Despite what you may have read elsewhere, Google and the European Commission aren't nearing a resolution on the antitrust investigation launched in the European Union in November, and Google isn't likely to change its algorithm there any time soon.
"There are no discussions. As is known, the commission is conducting an in-depth market investigation. The investigation is not finished," said Amelia Torres, spokeswoman for competition issues at the commission, in a Wall Street Journal report.
This all stems from a story published in The Sunday Telegraph in which the reporter (not lame duck CEO Eric Schmidt) said "Google could be willing to change some of its algorithm methodology in search." What followed was a slew of regurgitated stories that Google was ready to change its algorithm.
Without reading carefully, many assumed Schmidt was being paraphrased. But it seems the author was just rambling on about a topic he didn't fully understand.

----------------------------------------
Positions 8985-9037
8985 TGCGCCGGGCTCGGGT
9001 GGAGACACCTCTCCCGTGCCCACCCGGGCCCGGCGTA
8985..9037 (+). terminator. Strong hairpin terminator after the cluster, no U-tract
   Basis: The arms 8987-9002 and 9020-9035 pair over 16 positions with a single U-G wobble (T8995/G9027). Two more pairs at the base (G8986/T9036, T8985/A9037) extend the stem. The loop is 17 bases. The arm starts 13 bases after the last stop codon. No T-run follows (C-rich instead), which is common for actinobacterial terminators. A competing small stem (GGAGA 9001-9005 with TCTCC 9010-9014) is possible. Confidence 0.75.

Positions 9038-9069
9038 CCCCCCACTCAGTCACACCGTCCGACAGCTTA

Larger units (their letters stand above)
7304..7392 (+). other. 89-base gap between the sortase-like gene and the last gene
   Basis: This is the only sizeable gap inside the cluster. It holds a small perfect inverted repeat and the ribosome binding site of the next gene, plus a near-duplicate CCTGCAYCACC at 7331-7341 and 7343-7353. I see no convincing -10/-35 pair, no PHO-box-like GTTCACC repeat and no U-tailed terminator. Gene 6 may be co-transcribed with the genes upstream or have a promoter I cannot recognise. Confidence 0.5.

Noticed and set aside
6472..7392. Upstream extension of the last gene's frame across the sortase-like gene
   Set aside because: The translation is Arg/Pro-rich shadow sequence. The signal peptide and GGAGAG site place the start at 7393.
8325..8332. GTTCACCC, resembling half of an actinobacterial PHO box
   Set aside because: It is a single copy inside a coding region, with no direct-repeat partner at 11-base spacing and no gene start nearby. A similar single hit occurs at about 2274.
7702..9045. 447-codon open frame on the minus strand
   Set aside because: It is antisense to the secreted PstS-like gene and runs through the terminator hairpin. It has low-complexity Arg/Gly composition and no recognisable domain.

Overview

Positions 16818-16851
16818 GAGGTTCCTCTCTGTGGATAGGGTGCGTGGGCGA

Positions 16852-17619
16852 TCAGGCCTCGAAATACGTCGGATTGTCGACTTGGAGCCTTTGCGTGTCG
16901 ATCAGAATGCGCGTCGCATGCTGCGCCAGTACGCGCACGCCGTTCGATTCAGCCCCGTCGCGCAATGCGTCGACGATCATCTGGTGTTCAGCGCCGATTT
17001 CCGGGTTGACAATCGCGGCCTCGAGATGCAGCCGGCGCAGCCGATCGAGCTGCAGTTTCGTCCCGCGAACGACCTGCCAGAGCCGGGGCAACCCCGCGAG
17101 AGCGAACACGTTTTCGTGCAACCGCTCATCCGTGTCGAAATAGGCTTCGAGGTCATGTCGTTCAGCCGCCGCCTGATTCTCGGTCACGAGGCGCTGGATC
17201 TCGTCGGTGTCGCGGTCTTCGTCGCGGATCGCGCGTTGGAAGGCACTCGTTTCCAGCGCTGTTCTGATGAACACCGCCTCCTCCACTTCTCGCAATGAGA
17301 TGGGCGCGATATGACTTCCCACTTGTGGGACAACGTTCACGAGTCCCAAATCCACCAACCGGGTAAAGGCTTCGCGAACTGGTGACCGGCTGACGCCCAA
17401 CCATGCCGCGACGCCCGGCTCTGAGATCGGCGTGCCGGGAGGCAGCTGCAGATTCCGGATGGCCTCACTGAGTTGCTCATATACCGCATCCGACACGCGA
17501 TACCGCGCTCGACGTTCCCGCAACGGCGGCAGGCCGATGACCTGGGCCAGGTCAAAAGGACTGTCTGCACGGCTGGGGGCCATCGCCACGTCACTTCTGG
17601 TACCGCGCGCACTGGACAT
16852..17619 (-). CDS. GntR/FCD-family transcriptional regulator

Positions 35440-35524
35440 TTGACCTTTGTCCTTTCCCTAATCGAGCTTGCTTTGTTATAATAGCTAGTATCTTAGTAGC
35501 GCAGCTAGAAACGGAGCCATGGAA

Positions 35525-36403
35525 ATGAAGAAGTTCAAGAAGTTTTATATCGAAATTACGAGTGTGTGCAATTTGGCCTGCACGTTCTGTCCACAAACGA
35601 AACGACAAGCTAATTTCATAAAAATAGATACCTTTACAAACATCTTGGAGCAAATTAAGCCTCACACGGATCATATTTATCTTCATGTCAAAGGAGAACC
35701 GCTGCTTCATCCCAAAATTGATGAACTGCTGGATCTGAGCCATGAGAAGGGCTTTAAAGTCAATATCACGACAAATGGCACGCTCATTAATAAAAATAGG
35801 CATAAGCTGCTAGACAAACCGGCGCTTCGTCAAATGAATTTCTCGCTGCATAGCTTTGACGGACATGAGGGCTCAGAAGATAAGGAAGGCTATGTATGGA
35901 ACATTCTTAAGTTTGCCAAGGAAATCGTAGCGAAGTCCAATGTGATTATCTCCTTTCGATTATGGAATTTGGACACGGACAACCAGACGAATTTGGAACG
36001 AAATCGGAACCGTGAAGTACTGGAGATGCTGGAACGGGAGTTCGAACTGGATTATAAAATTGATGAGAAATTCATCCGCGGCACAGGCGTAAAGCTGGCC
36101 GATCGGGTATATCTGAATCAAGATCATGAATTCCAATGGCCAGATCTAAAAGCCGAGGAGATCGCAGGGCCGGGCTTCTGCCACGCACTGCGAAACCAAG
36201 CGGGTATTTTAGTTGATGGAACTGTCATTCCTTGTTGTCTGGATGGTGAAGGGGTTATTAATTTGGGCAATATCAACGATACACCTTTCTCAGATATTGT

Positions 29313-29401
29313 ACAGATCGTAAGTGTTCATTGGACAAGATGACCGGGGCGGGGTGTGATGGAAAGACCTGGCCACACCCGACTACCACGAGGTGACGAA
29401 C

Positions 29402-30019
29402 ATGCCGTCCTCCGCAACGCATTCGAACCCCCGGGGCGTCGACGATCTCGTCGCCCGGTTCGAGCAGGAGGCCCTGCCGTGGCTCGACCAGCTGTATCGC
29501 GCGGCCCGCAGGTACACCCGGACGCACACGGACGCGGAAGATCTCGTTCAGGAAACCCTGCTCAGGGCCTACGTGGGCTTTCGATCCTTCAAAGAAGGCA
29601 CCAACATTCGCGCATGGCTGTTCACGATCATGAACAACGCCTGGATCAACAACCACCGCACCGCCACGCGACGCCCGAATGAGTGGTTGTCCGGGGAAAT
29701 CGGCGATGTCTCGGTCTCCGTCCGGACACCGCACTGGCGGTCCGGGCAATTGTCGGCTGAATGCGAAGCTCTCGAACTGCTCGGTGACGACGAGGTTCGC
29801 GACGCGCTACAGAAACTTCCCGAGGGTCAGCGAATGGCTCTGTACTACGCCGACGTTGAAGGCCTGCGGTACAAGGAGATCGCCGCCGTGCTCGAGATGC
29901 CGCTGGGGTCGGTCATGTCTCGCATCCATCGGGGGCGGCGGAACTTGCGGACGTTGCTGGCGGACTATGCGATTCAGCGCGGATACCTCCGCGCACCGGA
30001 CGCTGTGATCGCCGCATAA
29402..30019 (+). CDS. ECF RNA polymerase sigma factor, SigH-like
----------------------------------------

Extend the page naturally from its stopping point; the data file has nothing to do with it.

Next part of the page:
Adding to that, Reuters then pushed out a story in which an anonymous source said there are "tentative discussions ... but no really concrete proposals on the table." This is nothing entirely new for Reuters, which has pushed out its fair share of junk speculation stories based on anonymous sources.
As we all know, Google will do what it wants to do or is forced to do in the EU. It all depends on the results of this investigation, which consists of sending out questionnaires to advertisers and businesses -- a process which will take several more months.